Frequently Asked Questions
- Why an academic institute for Jewish genealogy?
Because an institute of this kind was, and still is vitally needed to fill a serious gap in the overall structure of organized Jewish genealogy, in a way that has the potential to advance Jewish genealogy and take it to new heights.
- Why was the Institute established in 2006?
Genealogy caught the imagination of the Jewish world in the early 1980’s and gathered momentum in the early 1990’s with the collapse of the Soviet Union and the advent of the PC (personal computer). By the early 2000’s the time had arrived to engage in serious and systematic academic research, broad in scope and scale, going far beyond individual family trees.
- What did the collapse of the Soviet Union and the advent of the PC do?
Access was gained to immensely important collections of primary source material in Eastern Europe, while at the same time the possibility was opened up of databasing significant parts of that and other material and bringing it directly to individual family historians.
- What are the Institute’s primary goals?
– To elevate the field of Jewish genealogy as a whole to new heights and, in process, to inspire and enrich the work of individual family historians.
– To do so, mainly by engaging in research and teaching of Jewish genealogy at the university level.
- What will the Institute contribute to the Jewish People?
A people ignorant of its roots, both individual and collective, will have an uncertain future. Genealogy is not only a way to strengthen those roots but it is also a bridge between the past and the future. Thus the Institute will contribute to the continuity of the Jewish People.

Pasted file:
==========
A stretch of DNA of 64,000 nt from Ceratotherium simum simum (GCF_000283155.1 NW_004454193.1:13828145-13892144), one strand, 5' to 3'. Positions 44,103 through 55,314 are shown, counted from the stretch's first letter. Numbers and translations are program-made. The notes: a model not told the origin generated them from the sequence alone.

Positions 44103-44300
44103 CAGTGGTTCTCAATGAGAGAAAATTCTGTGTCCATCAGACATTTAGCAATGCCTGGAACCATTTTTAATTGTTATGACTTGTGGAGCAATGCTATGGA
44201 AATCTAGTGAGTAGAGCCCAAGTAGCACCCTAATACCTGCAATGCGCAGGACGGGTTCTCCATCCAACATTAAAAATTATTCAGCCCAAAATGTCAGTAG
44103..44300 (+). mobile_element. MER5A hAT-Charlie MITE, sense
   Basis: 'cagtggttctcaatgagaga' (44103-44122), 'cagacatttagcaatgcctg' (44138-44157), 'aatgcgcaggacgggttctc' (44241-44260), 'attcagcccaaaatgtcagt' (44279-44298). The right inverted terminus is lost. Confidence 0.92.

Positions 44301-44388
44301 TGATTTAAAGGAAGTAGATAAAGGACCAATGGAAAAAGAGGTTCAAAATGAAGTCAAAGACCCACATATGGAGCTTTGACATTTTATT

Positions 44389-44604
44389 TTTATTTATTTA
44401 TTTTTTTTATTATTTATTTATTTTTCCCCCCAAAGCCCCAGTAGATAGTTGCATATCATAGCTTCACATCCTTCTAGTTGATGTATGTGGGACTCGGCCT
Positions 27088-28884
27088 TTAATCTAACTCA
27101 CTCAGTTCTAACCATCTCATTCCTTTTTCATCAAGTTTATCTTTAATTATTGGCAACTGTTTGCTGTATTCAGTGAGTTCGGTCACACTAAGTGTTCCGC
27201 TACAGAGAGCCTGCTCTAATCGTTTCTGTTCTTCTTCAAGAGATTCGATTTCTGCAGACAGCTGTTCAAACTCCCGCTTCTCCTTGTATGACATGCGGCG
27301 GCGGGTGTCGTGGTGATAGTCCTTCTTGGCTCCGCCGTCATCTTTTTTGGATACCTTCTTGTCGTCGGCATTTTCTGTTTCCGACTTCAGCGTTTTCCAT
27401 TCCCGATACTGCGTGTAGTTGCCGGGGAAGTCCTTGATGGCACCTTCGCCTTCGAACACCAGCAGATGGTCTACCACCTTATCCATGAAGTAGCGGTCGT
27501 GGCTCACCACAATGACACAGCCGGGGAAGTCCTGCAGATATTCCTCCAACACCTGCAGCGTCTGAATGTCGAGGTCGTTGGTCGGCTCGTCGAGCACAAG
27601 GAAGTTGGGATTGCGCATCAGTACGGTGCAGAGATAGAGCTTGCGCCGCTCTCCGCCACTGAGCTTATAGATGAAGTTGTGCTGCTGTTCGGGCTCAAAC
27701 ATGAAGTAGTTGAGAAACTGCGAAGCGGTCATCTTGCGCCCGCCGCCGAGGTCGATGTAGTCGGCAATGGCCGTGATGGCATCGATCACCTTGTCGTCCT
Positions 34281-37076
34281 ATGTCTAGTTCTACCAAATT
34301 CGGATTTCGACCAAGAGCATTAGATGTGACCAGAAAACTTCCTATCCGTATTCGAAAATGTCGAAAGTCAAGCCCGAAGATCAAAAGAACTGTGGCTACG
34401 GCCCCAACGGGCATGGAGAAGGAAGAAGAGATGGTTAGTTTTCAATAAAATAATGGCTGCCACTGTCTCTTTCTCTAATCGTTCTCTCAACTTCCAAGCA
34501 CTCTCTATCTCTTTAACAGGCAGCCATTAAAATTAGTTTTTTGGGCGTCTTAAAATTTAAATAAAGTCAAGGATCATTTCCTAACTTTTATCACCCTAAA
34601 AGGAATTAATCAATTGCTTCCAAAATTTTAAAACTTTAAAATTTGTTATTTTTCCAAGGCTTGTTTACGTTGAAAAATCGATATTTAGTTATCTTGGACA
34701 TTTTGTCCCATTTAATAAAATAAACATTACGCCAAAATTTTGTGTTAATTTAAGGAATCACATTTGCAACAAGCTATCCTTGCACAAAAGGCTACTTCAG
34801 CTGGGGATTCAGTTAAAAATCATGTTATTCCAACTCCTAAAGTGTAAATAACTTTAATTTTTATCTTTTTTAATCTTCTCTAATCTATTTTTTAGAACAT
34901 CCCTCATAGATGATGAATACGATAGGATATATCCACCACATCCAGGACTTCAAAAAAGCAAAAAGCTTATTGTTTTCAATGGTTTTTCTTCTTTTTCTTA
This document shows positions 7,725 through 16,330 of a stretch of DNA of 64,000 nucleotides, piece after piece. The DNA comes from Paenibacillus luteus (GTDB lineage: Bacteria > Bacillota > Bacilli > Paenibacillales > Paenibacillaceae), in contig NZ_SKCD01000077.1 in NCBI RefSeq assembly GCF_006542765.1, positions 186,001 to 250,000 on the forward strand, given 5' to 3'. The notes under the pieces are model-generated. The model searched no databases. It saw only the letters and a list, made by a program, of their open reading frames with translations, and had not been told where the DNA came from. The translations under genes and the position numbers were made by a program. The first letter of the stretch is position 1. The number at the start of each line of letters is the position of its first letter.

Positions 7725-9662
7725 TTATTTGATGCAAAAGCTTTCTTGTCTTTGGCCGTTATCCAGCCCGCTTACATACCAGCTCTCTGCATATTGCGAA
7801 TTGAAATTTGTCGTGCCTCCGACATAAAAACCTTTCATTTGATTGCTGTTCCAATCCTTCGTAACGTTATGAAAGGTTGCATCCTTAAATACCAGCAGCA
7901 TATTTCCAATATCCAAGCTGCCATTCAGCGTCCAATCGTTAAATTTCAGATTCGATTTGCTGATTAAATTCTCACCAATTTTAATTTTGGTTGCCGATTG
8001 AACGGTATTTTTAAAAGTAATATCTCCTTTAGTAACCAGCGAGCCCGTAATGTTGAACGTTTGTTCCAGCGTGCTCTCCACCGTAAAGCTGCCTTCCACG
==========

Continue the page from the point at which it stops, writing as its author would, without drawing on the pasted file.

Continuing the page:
- Is the Institute an Israeli institution?
No – its physical location is in Israel but its outlook and outreach are global. Not by accident are its Founders and Honorary Advisory Board from diverse parts of the Jewish world.
- Why has the Institute been set up in Jerusalem?
Because Jerusalem is the epicenter of the Jewish People and remains the only place on earth which commands the attention of Jews worldwide. In addition, it is home to immensely valuable collections of Jewish genealogical source materials.
- What kind of research projects does the Institute work on?
The Institute conducts innovative, ground-breaking projects, usually inter- or multi-disciplinary, of interest to Jewish genealogists everywhere. It puts a certain premium on projects that result in tools and research aids of use to the individual family historian.
- Does it work on its own or on a collaborative basis with other centers?
The answer is both, depending on the nature and the scale of the project. In almost every case, the scholars and/or experts working on Institute projects are connected with institutions of higher learning in Israel and abroad, and contact with them is principally through the Net.
- Does the Institute propose to give courses in Jewish genealogy?
No. It sees its function as developing curricula and technologies for the teaching of Jewish genealogy at the BA and MA level in universities throughout the world, those with strong Jewish Studies programs.
- Does the Institute propose to give certification to Jewish genealogists?
No. The Institute is not a degree-granting institution.
- How does the Institute propose to gain academic recognition for Jewish genealogy?
The Institute endeavors to demonstrate that serious academic work can be done in Jewish genealogy, making it worthy of recognition as an academic discipline within the field of Jewish Studies.
- Does the Institute publish its work?
All the results of the Institute’s work are made public, primarily through its Website (iijg.org). The Institute also plans to publish a scholarly journal and scientific monographs on an occasional basis.
- How will the Institute interface with the wider Jewish genealogical community?
The Institute seeks to work in a cooperative and collaborative way with the wider Jewish genealogical community. Working at the academic level, it is not in competition with that community. Interface is mainly sought through the organized Jewish genealogical establishment, while individual family historians are able to keep abreast with the Institute’s work and activities by subscribing to its distribution list.
- What is the Institute’s ultimate aim?
To make Jewish genealogy a recognized academic discipline within the realm of Jewish Studies.